|The third excerpt represents the element of Water. It speaks of pure spiritual influences and feelings of love, and is drawn from A Woman of No Importance by Oscar Wilde:
is shallow, and all that sort of thing - well, I don't believe it,
mother. I think the world must be delightful. I think society
must be exquisite. I think success is a thing worth having. You
have been wrong in all that you taught me, mother, quite wrong.
Lord Illingworth is a successful man. He is a fashionable man. He
is a man who lives in the world and for it. Well, I would give
anything to be just like Lord Illingworth.
MRS. ARBUTHNOT. I would sooner see you dead.
GERALD. Mother, what is your objection to Lord Illingworth? Tell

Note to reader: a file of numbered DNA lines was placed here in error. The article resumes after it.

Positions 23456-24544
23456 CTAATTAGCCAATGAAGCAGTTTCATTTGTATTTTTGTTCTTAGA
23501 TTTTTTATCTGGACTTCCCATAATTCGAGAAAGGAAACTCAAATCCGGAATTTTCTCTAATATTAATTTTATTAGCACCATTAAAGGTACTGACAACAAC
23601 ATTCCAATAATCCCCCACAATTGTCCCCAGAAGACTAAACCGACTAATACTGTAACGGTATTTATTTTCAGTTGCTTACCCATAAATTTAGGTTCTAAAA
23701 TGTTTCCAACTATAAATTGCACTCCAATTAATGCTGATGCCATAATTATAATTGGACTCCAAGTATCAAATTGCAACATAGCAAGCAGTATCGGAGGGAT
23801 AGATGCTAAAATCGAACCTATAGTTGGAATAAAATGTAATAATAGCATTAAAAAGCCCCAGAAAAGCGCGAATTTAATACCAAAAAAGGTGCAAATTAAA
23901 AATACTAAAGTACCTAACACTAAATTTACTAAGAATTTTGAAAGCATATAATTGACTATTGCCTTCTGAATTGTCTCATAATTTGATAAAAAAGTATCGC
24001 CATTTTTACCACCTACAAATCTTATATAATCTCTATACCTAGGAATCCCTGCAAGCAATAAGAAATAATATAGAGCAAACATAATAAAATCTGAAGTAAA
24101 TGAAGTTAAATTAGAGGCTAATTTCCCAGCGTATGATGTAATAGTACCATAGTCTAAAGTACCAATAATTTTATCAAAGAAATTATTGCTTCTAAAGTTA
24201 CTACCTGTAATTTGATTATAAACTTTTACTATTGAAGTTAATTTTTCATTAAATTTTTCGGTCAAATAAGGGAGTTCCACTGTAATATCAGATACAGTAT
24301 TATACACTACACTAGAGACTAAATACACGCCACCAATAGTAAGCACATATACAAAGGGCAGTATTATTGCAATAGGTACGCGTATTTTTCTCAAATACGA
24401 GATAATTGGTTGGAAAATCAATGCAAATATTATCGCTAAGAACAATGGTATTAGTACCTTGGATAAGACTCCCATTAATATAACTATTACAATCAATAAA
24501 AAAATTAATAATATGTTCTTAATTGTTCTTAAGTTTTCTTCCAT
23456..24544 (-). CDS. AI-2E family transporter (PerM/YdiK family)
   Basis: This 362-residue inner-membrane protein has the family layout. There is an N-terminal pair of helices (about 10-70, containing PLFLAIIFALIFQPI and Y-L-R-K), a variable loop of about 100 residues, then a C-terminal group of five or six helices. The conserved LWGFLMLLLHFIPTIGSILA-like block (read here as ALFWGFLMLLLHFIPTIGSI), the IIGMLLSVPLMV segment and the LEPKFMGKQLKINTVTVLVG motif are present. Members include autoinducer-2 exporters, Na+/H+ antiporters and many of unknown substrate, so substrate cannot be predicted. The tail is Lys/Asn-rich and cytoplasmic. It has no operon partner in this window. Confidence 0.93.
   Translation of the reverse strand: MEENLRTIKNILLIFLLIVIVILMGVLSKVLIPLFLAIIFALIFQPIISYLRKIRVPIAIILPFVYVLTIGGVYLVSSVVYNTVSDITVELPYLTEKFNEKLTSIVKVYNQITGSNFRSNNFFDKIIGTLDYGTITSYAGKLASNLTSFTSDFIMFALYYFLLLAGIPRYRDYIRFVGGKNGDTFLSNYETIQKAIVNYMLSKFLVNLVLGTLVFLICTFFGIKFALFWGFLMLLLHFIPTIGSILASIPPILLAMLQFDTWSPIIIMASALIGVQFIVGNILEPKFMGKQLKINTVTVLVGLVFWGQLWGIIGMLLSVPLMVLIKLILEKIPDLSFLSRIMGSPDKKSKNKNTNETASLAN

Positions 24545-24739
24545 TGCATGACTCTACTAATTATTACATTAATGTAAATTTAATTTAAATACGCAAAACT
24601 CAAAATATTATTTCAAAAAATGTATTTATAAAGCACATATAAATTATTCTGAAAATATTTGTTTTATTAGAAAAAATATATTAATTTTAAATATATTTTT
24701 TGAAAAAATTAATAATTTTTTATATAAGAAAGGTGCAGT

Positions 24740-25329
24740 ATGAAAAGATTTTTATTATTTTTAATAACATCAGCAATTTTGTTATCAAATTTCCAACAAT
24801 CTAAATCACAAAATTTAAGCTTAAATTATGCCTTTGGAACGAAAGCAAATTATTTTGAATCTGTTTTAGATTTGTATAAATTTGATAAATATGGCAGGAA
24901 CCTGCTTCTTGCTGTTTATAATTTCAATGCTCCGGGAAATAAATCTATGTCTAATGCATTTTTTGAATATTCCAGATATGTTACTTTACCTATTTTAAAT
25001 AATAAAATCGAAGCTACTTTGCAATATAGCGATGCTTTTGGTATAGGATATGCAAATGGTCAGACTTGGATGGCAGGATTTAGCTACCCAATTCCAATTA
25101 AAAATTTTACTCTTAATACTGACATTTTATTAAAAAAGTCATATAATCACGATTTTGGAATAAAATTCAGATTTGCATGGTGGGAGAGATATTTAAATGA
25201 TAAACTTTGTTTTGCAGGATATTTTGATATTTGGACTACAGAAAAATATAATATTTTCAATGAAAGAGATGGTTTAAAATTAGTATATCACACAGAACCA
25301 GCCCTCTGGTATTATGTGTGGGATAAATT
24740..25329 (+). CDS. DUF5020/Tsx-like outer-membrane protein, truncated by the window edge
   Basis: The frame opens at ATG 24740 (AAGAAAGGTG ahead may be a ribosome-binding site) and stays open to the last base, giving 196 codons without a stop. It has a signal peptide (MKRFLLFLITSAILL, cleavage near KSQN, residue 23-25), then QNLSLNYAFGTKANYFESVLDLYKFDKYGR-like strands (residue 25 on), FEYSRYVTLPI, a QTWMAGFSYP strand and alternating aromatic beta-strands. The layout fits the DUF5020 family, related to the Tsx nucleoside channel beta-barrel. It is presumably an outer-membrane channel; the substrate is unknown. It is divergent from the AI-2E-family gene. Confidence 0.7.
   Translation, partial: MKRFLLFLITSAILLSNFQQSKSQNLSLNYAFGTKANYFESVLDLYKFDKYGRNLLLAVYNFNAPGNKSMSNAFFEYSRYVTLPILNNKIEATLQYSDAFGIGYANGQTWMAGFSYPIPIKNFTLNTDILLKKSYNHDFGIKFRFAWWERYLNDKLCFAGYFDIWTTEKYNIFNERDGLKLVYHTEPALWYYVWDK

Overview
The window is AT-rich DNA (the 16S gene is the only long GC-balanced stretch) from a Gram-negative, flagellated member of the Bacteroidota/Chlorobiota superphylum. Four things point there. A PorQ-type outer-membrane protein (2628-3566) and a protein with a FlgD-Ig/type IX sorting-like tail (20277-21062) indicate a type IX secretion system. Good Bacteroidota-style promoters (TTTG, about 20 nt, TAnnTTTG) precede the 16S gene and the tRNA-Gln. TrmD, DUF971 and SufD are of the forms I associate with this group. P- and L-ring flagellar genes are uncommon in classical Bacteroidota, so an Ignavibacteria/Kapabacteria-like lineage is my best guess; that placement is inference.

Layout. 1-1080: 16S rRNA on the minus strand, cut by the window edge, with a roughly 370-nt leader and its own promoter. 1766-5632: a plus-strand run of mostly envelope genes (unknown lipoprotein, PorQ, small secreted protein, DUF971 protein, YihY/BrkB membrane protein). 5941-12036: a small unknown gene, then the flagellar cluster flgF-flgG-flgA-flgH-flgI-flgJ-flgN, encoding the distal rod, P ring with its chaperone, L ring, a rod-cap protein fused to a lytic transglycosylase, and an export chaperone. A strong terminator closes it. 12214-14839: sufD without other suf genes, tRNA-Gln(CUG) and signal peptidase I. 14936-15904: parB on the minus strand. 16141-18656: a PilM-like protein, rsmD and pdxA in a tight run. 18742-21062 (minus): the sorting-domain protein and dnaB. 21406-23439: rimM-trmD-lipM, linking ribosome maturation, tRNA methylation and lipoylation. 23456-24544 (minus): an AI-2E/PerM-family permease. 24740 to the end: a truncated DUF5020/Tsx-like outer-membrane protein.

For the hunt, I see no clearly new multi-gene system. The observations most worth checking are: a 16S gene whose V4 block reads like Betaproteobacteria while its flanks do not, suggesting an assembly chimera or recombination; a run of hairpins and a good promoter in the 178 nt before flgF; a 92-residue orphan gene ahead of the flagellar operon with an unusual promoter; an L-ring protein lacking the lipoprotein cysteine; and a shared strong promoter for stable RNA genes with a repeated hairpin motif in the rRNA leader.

me - tell me right out. What is it?
MRS. ARBUTHNOT. He is a bad man.
|The fourth excerpt represents the element of Earth. It speaks of physical influences and the impact of the unseen on the visible world, and is drawn from The Country Doctor by Honore de Balzac:
There must have been nearly five thousand people there, and almost
every one knelt as if the Host were passing. There was not nearly
room for them in the church. In spite of their grief, the crowd
was so silent that you could hear the sound of the bell during
mass and the chanting as far as the end of the High Street; but
when the procession started again for the new cemetery, which M.
Benassis had given to the town, little thinking, poor man, that he
himself would be the first to be buried there, a great cry went
up. M. Janvier wept as he said the prayers; there were no dry eyes
among the crowd. And so we buried him.
"As night came on the people dispersed, carrying sorrow and